books / Confessions of a 4th Grade Athlete / L.T. Garvin, Author / Uncategorized

Confessions of a 4th Grade Athlete – Library Tour

I recently visited the Burkburnett Public Library to read a selection to children from my book, Confessions of a 4th Grade Athlete. I introduced the kids to Nate, his friends, his sometimes pesky sister, and of course, the Attention Monster. I asked them if they could imagine a town named Sportsville and if their attention ever strayed during class. We talked about competition and Nate’s perception of it according to his football coach: “If you want to be on the Blue Team, you have to knock someone off…”

What about if you make the team, but don’t always get to play? Nate says, “It wasn’t my best game, mainly because the coach forgot to put me in it…” Nate’s mom always knows the right thing to say, mainly that being on the Blue Team isn’t everything. Although Nate counters with, “If you aren’t on first string, most of the boys who are will take great care to remind you that you aren’t…”

The characters that color Nate’s adventures include Lee, the frenemy across the street to an antisocial fellow, the Broom Man, who whacks Randy’s brother’s windshield with his broom when he is coming home one night, and a trio of martial arts girls known as the Pesky Jackjeskies.

Maybe some of Nate’s most sound advice for those kids who are athletically inclined is “Kevin needs to learn to play because he likes the game, not because it is an emotional burden.”

I do enjoy reading to kids, and in my work with libraries, I certainly get the opportunity to do that. We examine funny, make believe worlds to everyday lessons on history, values, conflict and more. If you have an opportunity, do something that really counts, volunteer, mentor, teach….read to your kids or to other kids.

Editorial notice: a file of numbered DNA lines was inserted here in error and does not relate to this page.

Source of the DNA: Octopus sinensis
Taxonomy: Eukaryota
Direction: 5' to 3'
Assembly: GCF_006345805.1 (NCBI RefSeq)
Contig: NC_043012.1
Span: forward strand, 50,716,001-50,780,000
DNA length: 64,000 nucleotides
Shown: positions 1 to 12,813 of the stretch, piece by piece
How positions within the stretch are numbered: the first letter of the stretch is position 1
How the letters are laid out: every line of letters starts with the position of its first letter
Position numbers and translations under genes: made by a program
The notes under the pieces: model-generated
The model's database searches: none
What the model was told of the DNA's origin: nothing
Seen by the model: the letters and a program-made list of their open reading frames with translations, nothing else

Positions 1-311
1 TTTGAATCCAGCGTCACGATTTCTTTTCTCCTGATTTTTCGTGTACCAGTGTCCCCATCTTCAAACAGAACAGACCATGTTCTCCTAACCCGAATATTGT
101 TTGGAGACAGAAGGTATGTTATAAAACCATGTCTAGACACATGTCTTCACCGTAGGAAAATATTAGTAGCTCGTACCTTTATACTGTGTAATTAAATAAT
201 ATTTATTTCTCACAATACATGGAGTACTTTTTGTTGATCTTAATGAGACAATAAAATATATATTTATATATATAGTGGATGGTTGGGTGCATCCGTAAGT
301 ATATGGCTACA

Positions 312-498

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11 thoughts on “Confessions of a 4th Grade Athlete – Library Tour

  1. This is awesome, Lana. Cultivating an early love of reading and learning is so important–kids who read become adults who read. And if you can read, the whole world is open to you. Thanks for volunteering and making a difference. 🙂

  2. Yay! Lana you look in your element and reading to children is SO important! I volunteered at my son’s school when he was in primary school and those sessions with the young ones were a real treat. The children’s comments and insights to the books were precious.

    • It is a true joy to read to the children. I never really imagined before that I would ever write a book that I would be reading in a library. I have volunteered in past years on the school library, and as a substitute teacher, I’m in there a lot. I believe that reading to kids can change lives.

  3. How cool, to get a chance to read your OWN work to kids! Years ago, I got to be a “celebrity reader” for a fourth grade class, and it was lots of fun. I don’t write for that age group, but the kids enjoyed what I read them — and their teacher had them all write me individual Thank You letters (which I’ve kept!)

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